Loewentheil Hopes to Crush Crime, Strengthen Schools

Patterson Park resident Nate Loewentheil is running as a Democrat for the Maryland House of Delegates in District 46. (Provided)

Patterson Park resident Nate Loewentheil is known for making noise in the community. Along with partner J.M. Schapiro, Loewentheil organized Baltimore Homecoming, a conference to bring together some of the most accomplished Baltimore natives in order to celebrate and reconnect with the city that raised them and network with those who are shaping its future. The inaugural conference starts Oct. 3.

While organizing such a massive event would fill anyone’s plate, Loewentheil is also an advisory board member of Repair the World, an organization that works to inspire American Jews to give time and effort to those in need.

He’s also running as a Democrat for Maryland House of Delegates in District 46.

“I’m running,” he said, “because I think the state government needs to become more active in addressing the street crime in the city.”

Loewentheil, 32, has lived in Baltimore City for most of his life, becoming a bar mitzvah at Beth Am Synagogue, which he still attends. He grew up in Southwest Baltimore around Hollins Market, where his father owned The Cultured Pearl, a neighborhood restaurant that Loewentheil described as “part Mexican restaurant, part poetry cafe.” From 2013 to 2017, he served as leader of the White House Taskforce for Baltimore City.

Although he still loves Baltimore, Loewentheil said the city isn’t what it used to be.

“I’ve seen the city go through ups and downs over the years, as we all have,” he said. “But the current wave of gun violence and street crime is the worst I’ve seen in my life. It’s a very tough moment for the city.”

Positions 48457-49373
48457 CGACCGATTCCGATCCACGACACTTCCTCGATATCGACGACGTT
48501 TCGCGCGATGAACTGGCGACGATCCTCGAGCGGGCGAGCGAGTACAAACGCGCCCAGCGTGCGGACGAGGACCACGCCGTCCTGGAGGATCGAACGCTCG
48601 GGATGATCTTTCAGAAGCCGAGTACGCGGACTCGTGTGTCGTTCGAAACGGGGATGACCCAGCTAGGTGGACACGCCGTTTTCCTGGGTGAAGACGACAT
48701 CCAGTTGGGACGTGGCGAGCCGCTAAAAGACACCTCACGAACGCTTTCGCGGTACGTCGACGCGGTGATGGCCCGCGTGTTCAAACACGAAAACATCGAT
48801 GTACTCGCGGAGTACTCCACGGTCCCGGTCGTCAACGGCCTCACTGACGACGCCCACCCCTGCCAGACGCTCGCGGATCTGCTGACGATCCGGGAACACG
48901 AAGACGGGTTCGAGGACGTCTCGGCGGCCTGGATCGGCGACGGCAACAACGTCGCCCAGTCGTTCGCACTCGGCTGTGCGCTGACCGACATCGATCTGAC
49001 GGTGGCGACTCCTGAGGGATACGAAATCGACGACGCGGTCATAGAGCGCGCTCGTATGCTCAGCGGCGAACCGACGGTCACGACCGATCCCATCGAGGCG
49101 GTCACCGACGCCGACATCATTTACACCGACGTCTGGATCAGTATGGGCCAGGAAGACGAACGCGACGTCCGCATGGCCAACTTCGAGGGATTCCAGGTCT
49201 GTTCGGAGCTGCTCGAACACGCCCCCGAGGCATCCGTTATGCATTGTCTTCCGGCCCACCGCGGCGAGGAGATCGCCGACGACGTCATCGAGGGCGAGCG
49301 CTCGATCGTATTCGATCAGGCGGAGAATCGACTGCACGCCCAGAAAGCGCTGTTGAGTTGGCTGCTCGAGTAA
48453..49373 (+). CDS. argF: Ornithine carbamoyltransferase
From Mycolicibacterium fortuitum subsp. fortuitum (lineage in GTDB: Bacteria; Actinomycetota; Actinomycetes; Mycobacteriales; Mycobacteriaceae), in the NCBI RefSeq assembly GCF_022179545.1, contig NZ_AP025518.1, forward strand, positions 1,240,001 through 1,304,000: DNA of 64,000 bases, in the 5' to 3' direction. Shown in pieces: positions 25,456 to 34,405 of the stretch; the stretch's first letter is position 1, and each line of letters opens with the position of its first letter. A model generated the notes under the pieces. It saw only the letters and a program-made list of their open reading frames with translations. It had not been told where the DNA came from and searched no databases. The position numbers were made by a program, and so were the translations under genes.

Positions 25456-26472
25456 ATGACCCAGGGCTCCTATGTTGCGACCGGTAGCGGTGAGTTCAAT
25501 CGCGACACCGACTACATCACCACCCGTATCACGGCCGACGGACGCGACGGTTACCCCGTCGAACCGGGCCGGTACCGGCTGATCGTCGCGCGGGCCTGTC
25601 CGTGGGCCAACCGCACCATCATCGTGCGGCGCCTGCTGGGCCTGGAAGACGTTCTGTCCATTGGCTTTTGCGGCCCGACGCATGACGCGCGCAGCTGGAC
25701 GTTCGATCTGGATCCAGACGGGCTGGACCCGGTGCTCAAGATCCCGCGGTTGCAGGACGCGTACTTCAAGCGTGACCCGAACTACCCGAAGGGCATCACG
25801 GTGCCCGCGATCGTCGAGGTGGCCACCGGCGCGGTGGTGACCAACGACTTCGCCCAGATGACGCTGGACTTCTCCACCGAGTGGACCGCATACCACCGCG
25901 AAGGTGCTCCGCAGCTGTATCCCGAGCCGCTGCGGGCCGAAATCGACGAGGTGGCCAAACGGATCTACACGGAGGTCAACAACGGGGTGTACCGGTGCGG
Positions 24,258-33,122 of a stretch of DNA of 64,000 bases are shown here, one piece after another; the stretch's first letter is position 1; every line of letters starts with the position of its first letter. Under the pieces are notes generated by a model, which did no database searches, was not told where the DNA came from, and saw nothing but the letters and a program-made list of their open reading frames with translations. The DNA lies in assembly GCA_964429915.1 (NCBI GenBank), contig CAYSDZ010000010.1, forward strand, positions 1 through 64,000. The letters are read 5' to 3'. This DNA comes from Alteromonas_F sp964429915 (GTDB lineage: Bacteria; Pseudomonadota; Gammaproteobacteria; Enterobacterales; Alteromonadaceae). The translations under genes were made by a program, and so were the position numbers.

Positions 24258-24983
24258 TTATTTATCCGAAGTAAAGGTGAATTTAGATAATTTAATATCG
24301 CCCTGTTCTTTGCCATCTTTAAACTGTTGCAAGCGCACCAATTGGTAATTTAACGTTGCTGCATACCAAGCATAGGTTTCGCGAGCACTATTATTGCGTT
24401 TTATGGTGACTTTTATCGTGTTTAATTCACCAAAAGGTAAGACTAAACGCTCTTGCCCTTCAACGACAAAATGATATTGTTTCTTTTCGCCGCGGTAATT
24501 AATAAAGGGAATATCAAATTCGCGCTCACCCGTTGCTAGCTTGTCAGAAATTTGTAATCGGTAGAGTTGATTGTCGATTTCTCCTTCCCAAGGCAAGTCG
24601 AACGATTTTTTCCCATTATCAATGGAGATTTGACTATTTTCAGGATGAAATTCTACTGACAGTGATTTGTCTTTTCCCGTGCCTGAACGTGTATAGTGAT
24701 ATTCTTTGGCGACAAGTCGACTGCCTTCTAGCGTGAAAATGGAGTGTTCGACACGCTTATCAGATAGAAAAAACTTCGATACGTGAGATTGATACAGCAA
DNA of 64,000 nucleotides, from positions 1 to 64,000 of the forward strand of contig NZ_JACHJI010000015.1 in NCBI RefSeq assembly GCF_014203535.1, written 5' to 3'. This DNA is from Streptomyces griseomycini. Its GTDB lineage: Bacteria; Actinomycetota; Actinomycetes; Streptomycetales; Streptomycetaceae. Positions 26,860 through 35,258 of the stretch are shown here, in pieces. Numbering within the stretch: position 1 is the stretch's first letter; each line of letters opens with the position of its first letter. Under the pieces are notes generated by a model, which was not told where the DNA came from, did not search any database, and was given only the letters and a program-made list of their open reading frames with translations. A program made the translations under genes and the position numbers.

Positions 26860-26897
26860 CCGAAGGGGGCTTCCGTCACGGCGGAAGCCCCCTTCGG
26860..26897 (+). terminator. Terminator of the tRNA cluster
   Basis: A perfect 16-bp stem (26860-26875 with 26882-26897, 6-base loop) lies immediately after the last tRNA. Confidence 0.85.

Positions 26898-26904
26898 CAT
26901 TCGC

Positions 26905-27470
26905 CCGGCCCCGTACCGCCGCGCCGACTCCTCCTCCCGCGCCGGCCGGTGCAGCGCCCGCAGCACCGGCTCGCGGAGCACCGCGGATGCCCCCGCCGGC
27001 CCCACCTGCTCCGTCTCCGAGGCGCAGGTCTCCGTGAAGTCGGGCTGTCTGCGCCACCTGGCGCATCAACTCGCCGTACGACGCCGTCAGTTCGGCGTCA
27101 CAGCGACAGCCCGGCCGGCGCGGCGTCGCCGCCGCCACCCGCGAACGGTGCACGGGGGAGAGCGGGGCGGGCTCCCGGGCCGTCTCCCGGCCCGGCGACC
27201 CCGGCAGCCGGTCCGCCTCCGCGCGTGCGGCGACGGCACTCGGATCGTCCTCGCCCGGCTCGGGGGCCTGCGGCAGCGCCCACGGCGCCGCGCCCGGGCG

Rather than pack up for the suburbs, Loewentheil has created a four-part public safety plan to address the historic increase in murders, muggings, assaults, carjackings and break-ins around the city. According to the plan, one of the biggest areas for improvement is rebuilding trust in the Baltimore Police Department.

“The police department in Baltimore is actually a state agency. Most of the rules and regulations, although not most of the funding, is set at the state level,” he said, adding that limiting barriers to entry could see a fruitful return in the number of residents willing to work for the police department.

“One of the challenges in the police department is recruiting, struggling to fill their ranks,” he said. “The single most common reason that applicants are disqualified is because they smoked pot. If you smoked pot once in the past three years, you are disqualified. It is tied for the strictest rule in the country.”

Although tackling crime is Loewentheil’s No. 1 priority, he says that the state needs to make a larger investment in Baltimore City Public Schools.

“In the long term, we have to address the deeper underlying challenges. I think the school system is at the forefront there,” he said. “We need to be fighting for more state funding for the schools and pushing for accountability and management.”

When Loewentheil’s campaign filed its first finance report with the Maryland State Board of Elections in January, it set a state fundraising record for a first-time House of Delegates candidate. The grassroots support has given Loewentheil a shot of confidence, furthering his commitment to his campaign’s message.

“When I started to campaign a year ago, we had no money, no political support and no endorsements. We just had a very strong message,” said Loewentheil. “The city is going through a crisis of crime and violence and the state has to do more to help the city.”


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